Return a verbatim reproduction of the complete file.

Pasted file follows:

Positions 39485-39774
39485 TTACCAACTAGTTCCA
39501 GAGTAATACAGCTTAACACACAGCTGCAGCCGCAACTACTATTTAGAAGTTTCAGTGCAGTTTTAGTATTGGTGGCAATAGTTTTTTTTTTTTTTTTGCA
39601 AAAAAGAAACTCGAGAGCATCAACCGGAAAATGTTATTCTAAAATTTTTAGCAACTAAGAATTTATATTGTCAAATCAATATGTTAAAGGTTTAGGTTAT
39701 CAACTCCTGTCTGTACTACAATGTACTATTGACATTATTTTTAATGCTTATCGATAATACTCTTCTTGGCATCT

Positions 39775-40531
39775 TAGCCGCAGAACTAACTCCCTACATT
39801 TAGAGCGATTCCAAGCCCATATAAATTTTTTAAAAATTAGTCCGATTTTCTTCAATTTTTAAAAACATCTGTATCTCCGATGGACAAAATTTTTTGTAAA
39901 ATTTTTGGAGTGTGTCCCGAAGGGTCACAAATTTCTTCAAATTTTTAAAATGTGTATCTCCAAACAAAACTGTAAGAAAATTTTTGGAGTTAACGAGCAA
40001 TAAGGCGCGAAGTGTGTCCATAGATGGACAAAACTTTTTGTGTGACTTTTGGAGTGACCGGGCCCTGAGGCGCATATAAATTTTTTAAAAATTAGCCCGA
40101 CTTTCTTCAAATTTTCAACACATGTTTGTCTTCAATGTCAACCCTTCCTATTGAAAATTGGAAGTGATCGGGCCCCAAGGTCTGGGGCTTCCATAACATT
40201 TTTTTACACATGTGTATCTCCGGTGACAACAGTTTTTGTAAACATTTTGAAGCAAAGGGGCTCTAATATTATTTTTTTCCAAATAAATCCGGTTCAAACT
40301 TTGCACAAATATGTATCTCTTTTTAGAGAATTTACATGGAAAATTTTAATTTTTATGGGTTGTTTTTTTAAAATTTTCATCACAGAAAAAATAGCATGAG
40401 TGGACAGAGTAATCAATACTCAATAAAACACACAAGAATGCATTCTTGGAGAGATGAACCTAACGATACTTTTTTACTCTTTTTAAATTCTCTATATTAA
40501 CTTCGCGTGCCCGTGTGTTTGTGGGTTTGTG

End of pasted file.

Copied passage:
Positions 39485-39774
39485 TTACCAACTAGTTCCA
39501 GAGTAATACAGCTTAACACACAGCTGCAGCCGCAACTACTATTTAGAAGTTTCAGTGCAGTTTTAGTATTGGTGGCAATAGTTTTTTTTTTTTTTTTGCA
39601 AAAAAGAAACTCGAGAGCATCAACCGGAAAATGTTATTCTAAAATTTTTAGCAACTAAGAATTTATATTGTCAAATCAATATGTTAAAGGTTTAGGTTAT
39701 CAACTCCTGTCTGTACTACAATGTACTATTGACATTATTTTTAATGCTTATCGATAATACTCTTCTTGGCATCT

Positions 39775-40531
39775 TAGCCGCAGAACTAACTCCCTACATT
39801 TAGAGCGATTCCAAGCCCATATAAATTTTTTAAAAATTAGTCCGATTTTCTTCAATTTTTAAAAACATCTGTATCTCCGATGGACAAAATTTTTTGTAAA
39901 ATTTTTGGAGTGTGTCCCGAAGGGTCACAAATTTCTTCAAATTTTTAAAATGTGTATCTCCAAACAAAACTGTAAGAAAATTTTTGGAGTTAACGAGCAA
40001 TAAGGCGCGAAGTGTGTCCATAGATGGACAAAACTTTTTGTGTGACTTTTGGAGTGACCGGGCCCTGAGGCGCATATAAATTTTTTAAAAATTAGCCCGA
40101 CTTTCTTCAAATTTTCAACACATGTTTGTCTTCAATGTCAACCCTTCCTATTGAAAATTGGAAGTGATCGGGCCCCAAGGTCTGGGGCTTCCATAACATT
40201 TTTTTACACATGTGTATCTCCGGTGACAACAGTTTTTGTAAACATTTTGAAGCAAAGGGGCTCTAATATTATTTTTTTCCAAATAAATCCGGTTCAAACT
40301 TTGCACAAATATGTATCTCTTTTTAGAGAATTTACATGGAAAATTTTAATTTTTATGGGTTGTTTTTTTAAAATTTTCATCACAGAAAAAATAGCATGAG
40401 TGGACAGAGTAATCAATACTCAATAAAACACACAAGAATGCATTCTTGGAGAGATGAACCTAACGATACTTTTTTACTCTTTTTAAATTCTCTATATTAA
40501 CTTCGCGTGCCCGTGTGTTTGTGGGTTTGTG